Alright then, so here’s a thought experiment: what if the authorities relent and said fine, you nationalists win? The borders to Singapore are closed; no immigration allowed. Stricter border controls all around, make it impossible for outsiders to become new Singaporean citizens. Companies can only employ locals—in fact, foreign companies aren’t allowed to set up or invest here.
Essentially, a Singapore exclusively for Singaporeans.
Let’s look at the immediate impact. Many industries that employ a lot of low-skilled immigrant workers—such as construction and cleaning services—will face a phenomenal shortage of labour. Migrants tend to fill the labour-intensive, high-risk jobs that citizens don’t want to take for the pay offered.
If we’ve sent all the foreigners back, who’s going to build that new BTO flat in Potong Pasir? Construction projects get delayed, including housing and other essential public amenities like MRT stations, schools and hospitals.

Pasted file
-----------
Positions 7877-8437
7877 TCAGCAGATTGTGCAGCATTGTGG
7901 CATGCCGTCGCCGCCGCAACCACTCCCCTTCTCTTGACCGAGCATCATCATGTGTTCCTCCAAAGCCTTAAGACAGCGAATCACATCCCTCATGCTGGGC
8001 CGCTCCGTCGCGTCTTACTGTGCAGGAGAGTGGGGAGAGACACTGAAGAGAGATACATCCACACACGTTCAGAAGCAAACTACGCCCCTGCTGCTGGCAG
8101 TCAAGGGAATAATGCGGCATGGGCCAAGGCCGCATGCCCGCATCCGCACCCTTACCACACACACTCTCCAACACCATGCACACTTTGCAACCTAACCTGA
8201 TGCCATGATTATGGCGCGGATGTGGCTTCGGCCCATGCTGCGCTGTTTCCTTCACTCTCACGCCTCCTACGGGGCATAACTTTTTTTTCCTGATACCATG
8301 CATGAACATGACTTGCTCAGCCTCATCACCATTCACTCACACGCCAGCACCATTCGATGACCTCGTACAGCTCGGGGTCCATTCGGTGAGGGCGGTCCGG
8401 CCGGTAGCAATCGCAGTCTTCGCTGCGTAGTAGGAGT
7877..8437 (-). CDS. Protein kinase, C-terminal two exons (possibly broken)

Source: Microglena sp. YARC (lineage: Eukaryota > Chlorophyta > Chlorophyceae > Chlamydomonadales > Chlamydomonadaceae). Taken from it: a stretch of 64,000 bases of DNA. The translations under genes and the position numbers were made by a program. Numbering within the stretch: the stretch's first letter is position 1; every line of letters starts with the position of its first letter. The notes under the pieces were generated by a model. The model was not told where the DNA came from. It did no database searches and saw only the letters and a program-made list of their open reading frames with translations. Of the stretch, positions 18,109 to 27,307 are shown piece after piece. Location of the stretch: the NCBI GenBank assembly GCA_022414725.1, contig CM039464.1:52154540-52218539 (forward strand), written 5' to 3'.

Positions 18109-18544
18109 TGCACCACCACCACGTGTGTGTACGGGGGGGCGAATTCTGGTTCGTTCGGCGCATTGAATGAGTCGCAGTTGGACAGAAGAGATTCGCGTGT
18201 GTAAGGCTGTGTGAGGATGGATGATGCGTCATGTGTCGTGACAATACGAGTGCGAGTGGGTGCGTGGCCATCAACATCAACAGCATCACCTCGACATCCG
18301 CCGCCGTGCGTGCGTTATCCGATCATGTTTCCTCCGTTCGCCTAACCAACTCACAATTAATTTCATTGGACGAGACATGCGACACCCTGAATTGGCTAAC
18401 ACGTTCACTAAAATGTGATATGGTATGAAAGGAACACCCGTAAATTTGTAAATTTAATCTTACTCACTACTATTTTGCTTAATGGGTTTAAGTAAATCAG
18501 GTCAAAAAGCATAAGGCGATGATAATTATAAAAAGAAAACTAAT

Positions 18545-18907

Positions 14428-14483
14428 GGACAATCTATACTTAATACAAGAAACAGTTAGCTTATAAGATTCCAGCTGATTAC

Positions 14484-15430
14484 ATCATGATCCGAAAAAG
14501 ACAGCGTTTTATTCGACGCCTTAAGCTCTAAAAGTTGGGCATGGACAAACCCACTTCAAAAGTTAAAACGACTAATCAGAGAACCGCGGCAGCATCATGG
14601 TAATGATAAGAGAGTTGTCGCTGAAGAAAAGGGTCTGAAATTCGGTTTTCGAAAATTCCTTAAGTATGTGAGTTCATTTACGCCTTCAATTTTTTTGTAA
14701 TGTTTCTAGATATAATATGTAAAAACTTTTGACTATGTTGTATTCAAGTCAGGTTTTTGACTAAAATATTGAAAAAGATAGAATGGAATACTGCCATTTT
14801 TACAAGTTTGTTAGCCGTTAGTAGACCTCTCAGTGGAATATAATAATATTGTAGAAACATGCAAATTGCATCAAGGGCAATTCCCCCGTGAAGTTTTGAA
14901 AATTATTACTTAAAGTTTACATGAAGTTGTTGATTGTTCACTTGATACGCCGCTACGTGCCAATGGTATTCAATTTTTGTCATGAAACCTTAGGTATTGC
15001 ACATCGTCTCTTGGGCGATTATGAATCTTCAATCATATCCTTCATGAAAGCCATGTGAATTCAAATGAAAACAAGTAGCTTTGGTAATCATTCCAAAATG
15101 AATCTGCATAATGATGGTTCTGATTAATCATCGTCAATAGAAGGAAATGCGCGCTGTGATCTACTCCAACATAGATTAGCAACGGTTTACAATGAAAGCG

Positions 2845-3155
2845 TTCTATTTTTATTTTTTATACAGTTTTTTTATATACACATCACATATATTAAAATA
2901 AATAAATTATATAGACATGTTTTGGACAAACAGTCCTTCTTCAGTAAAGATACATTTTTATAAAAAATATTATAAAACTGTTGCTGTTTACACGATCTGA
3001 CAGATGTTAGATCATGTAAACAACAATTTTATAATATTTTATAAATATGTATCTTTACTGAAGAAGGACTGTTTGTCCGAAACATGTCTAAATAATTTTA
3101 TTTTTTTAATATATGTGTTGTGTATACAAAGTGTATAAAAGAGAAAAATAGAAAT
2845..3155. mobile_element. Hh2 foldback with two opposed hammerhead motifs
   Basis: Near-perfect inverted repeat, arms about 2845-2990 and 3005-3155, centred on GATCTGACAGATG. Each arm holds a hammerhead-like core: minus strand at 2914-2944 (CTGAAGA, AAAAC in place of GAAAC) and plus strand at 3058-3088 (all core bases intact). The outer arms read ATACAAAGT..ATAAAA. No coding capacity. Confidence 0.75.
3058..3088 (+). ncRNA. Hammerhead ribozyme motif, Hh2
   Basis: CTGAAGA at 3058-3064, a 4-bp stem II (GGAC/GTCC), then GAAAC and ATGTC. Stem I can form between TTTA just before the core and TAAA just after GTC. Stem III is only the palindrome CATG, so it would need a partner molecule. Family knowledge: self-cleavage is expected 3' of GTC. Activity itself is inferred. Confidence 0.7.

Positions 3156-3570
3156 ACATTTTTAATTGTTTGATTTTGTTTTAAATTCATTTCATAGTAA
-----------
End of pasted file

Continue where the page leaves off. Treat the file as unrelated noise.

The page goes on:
Sectors like retail and F&B get hit too, disrupting the service standards that Singaporeans currently enjoy. Less manpower from abroad means lesser people in customer service after all, so it’ll be hard to find people to man counters, cook in kitchens or be waiting staff. And we all know just how much Singaporeans hate waiting too long for their food to be served.
To fix this, significantly higher wages can be offered to attract more local workers to the service jobs that many immigrants occupy, be it nursing, domestic housekeeping or caregiving. Maybe if we’re earning big bucks to clean someone’s windows, we would.